During Milan Design Week 2018, Nagami, a brand new organization based in Spain, wanted to explore innovative ways to create furniture that went beyond its functionality, and tapped into the creativity and design of Zaha Hadid Architects, Ross Lovegrove and Daniel Widrig to come up with such designs with the application of new technologies such as computational design and large-scale robotic 3D printing.
Bow and Rise chairs are inspired by common structures in nature and are reinforced with PLA, a non-toxic biodegradable material made from renewable sources such as cornstarch. They provide lightness and stability. Designed by Patrick Schumacher of Zaha Hadid Architects.
The RoboticaTM adaptable chair is also based on nature, especially botany, and combines natural programming from nature with robotic programming to create a multifunctional product. It is a versatile piece of furniture that can serve as a heat-resistant table, a pedestal for other objects or simply as a decorative element thanks to its high-temperature resistant silicone inlays. Designed by Ross Lovegrove.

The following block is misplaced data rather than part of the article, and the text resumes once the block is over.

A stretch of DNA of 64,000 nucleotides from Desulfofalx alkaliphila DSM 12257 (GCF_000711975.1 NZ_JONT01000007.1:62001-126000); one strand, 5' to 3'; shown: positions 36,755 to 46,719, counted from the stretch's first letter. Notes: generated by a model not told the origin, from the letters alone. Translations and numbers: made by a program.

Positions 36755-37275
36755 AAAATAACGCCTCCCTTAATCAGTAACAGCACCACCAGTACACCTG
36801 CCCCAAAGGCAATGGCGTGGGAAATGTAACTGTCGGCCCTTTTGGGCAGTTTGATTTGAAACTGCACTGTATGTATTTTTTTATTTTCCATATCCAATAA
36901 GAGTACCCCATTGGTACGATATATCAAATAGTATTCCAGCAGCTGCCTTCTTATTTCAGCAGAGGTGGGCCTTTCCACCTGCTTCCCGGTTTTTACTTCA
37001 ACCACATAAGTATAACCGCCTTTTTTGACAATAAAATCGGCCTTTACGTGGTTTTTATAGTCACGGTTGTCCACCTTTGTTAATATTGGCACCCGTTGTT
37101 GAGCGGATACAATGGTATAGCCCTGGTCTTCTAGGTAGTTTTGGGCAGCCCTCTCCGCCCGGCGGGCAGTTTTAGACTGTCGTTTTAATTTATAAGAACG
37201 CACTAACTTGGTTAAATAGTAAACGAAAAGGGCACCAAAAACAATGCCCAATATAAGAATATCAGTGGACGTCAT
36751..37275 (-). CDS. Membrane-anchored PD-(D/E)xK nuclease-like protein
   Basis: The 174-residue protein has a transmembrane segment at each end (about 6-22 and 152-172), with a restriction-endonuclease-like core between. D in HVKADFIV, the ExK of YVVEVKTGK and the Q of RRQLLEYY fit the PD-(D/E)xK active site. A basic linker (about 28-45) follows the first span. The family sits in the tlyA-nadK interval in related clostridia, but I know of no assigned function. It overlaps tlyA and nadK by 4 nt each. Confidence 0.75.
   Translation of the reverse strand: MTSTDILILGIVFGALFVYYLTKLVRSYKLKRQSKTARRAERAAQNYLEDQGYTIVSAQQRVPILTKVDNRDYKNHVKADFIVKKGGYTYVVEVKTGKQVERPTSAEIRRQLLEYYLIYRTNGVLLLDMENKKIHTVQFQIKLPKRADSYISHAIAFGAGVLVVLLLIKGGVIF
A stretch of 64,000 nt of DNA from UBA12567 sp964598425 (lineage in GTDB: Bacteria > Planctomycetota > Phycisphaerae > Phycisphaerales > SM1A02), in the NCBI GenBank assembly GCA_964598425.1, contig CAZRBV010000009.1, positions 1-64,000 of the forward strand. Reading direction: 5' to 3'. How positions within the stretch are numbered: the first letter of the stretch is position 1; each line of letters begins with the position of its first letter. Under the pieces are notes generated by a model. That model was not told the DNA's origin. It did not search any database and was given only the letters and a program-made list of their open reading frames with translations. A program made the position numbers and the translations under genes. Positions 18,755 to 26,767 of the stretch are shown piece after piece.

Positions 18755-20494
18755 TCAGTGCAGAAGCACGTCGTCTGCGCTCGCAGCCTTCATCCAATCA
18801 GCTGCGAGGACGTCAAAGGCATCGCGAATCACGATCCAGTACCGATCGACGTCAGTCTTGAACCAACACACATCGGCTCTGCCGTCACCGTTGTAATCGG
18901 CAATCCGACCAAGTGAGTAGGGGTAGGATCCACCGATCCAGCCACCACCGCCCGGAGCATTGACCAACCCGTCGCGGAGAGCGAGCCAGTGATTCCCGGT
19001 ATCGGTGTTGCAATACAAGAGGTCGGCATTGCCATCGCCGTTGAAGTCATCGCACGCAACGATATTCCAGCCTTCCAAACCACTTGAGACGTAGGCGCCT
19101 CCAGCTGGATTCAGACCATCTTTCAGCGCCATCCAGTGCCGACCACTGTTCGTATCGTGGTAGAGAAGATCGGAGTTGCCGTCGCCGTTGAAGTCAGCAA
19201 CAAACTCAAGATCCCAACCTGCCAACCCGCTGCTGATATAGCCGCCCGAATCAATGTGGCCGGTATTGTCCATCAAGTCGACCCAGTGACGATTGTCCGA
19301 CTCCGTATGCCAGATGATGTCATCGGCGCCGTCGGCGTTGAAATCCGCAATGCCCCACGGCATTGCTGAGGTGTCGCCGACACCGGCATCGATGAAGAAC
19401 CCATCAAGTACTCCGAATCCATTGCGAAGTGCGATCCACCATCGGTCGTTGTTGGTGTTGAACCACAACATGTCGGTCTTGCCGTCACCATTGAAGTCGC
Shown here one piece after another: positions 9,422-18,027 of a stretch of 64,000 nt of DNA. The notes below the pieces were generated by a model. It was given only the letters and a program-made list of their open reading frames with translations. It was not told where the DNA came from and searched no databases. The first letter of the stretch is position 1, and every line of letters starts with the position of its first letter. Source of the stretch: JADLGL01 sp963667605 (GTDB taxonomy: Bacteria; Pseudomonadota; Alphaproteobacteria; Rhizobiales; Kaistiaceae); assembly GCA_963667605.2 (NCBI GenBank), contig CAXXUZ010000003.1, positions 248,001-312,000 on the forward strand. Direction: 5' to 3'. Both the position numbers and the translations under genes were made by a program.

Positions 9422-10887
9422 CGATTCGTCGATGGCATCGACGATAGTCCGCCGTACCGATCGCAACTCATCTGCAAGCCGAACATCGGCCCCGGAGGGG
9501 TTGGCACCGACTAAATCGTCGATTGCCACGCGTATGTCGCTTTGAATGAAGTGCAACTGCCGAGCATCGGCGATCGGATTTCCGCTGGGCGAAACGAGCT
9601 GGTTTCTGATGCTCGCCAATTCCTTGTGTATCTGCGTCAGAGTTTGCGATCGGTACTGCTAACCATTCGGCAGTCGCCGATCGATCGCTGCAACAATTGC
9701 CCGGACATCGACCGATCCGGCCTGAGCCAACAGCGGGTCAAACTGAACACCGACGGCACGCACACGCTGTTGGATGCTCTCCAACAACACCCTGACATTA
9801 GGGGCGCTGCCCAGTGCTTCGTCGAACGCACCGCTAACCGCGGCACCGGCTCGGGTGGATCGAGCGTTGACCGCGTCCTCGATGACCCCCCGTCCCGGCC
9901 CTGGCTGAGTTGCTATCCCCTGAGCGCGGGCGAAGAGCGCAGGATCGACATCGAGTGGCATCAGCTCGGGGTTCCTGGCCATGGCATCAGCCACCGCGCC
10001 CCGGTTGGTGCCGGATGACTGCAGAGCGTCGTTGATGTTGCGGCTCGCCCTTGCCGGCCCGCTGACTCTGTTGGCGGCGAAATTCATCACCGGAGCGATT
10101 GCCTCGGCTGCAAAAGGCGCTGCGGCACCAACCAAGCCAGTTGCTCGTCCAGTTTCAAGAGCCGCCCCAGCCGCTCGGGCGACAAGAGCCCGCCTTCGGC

The Peeler Chair, An Industrial Robot, prints it in a few hours on a single 7mm thick casing. With 3 wavy zones, Peeler can be 3D printed in a few hours with minimal waste and responds to the ergonomic limitations of the body as well as the ergonomics of the robotic arm that prints it. Designed by Daniel Widrig
This project shows research on 3D printing and material experimentation with a comprehensive process of structural optimization of printed robotic arms.
New printing processes coupled with new technologies are becoming increasingly competitive, allowing you to push the boundaries of design, experiment with alternative materials, and manage resource efficiency.

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